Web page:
You know your horse needs a lot of fiber — actually, the majority of his calories should come from fiber — or he’s going to have digestive problems. And when you think fiber, you think hay. But chewing hay is something the older horse may find challenging.
To make things even more difficult for older horses, efficient fiber digestion also requires a thriving population of gut microorganisms, another area where the older horse will likely fall short.
Use pelleted or extruded complete feeds, you say. Yes, that’ll solve the chewing problem, but he’s still got to digest and absorb them. Feed fat, you say. Yes, fat is easily digested, but it only provides calories and can interfere with fiber digestion, something the older horse can’t afford.
The solution is to go back to hay, but find a type your horse can chew.
Horses that can’t chew hay efficiently may do well on a few pounds per day of chopped forage. Chopped forage is expensive, but it’s tasty and easily chewed. You can fill in with pelleted complete feeds to make up any differences, but you’re still getting that natural fiber.
If this isn’t enough, you can soak the chopped forage product before feeding, as the water will also soften it somewhat so that the horse’s chewing efforts may be more productive. For horses who think soaked hay is best tossed in the manure pit, try soaked hay cubes, as most horses don’t mind that they’re soaked.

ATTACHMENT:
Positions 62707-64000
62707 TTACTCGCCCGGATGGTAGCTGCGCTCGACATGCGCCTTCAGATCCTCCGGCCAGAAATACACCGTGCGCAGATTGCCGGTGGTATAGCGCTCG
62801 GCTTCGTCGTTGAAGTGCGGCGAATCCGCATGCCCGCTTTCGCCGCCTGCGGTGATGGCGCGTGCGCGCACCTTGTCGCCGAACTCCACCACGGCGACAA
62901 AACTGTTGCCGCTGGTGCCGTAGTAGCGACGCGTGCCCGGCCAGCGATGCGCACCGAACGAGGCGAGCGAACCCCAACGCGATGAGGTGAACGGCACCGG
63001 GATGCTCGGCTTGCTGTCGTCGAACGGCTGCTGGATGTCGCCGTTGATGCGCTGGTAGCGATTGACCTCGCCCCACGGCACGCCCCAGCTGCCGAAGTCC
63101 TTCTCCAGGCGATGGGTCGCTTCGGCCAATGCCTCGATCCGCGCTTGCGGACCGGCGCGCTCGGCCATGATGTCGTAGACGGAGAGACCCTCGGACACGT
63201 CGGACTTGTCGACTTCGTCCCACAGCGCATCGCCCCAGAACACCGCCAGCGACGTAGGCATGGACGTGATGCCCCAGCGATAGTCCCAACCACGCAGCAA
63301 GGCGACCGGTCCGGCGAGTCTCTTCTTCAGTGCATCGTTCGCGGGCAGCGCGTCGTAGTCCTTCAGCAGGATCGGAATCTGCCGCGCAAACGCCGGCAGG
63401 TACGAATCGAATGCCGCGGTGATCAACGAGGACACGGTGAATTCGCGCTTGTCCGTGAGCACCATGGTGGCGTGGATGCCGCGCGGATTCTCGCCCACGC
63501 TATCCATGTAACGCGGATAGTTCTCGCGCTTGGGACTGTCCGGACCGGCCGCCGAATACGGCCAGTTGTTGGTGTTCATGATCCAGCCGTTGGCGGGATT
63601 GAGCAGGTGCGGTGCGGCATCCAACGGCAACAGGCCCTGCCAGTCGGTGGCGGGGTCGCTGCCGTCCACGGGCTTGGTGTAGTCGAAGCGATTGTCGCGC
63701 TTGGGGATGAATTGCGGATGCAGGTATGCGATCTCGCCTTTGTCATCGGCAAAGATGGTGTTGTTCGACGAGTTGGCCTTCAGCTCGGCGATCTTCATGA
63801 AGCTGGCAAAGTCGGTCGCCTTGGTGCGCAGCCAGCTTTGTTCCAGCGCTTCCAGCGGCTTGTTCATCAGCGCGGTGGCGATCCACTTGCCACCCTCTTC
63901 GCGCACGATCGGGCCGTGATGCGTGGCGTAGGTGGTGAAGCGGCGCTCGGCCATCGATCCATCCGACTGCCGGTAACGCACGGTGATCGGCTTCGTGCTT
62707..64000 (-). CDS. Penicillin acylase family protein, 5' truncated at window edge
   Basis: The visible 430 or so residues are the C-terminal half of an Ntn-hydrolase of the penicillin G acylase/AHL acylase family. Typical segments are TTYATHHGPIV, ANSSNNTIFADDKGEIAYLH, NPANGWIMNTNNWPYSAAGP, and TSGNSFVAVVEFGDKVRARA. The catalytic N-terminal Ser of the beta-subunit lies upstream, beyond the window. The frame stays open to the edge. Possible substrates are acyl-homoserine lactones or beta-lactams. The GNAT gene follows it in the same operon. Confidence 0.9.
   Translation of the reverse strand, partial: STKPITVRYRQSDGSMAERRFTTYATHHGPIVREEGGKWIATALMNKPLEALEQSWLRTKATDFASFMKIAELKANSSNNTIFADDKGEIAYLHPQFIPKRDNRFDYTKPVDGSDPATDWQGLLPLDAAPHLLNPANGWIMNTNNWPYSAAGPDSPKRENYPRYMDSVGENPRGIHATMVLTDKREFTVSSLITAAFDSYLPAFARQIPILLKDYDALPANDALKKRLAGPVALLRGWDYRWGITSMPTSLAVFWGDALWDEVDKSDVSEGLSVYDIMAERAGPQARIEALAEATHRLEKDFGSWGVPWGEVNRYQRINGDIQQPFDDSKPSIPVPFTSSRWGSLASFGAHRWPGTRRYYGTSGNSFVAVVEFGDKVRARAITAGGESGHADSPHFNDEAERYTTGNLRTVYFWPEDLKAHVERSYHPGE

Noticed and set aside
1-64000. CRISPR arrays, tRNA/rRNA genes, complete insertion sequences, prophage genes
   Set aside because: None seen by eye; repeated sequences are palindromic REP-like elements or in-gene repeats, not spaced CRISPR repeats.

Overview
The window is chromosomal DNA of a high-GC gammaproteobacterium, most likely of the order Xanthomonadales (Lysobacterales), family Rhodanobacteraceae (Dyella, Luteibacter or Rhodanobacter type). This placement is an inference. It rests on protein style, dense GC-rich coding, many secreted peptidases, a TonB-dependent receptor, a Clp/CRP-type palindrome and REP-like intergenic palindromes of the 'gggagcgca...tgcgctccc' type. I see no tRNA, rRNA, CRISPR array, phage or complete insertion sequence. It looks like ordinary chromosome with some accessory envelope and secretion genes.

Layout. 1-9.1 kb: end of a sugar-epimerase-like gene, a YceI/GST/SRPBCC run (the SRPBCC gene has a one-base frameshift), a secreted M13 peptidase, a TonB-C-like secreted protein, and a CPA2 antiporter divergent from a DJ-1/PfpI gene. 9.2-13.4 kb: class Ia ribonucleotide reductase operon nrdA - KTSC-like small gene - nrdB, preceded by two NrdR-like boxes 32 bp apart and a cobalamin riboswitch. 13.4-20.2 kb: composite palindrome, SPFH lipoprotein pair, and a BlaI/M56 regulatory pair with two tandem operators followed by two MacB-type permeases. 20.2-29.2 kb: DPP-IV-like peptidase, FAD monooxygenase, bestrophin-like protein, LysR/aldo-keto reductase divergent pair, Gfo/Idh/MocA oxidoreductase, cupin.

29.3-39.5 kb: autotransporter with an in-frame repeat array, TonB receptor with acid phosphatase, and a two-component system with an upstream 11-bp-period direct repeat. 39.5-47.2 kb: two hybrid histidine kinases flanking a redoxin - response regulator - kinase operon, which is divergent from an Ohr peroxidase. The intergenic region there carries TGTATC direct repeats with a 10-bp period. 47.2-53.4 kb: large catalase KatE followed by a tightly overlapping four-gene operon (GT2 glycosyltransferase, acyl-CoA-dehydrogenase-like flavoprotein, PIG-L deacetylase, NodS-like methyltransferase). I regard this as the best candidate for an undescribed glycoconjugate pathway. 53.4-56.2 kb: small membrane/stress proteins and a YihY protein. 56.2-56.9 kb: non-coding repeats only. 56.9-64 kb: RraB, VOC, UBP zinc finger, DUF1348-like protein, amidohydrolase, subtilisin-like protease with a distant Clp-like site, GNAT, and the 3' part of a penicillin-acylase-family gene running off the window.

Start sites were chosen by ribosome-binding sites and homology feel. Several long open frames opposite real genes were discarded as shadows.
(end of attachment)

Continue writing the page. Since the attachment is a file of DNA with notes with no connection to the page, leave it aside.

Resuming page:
If all else fails, try oat or soybean hulls. Many of the newer “lite” or “low-calorie” complete feeds make use of these highly nondigestible fiber ingredients and are a reasonable substitute for the hay portion of the horse’s diet. They’re also often mineral- and vitamin-enriched.
The best way to determine the feed you choose will provide fiber of a similar type to the fiber in hay is to call the manufacturer and ask what the ADF, or acid detergent fiber, level is. The “fiber” percentage on the label isn’t what you need to know. You want the ADF. Your target is about 30% ADF.
Aim to feed your horse chopped hay or an equivalent fiber source at a rate of about 1% of the horse’s ideal body weight per day. In other words, 11 lbs. per day for a 1,100-lb. horse.
At this rate, your horse will get about half the calories he needs from as close to a high-fiber, natural source as you can get. Additional calorie needs can be met by concentrates such as grain or brans, or ingredients high in easily digestible fiber, like beet pulp.
Beet pulp or beet-pulp-based processed feeds are a good choice because beet pulp is well tolerated by horses with sensitive digestive tracts, is well digested and itself helps to encourage healthy populations of organisms in the large bowel.
Horses that are poorly tolerant of grain can be maintained equally well on a combination of beet pulp and rice bran or wheat bran, which is especially useful since it is fed as a mash and doesn’t require much chewing (see October 2002).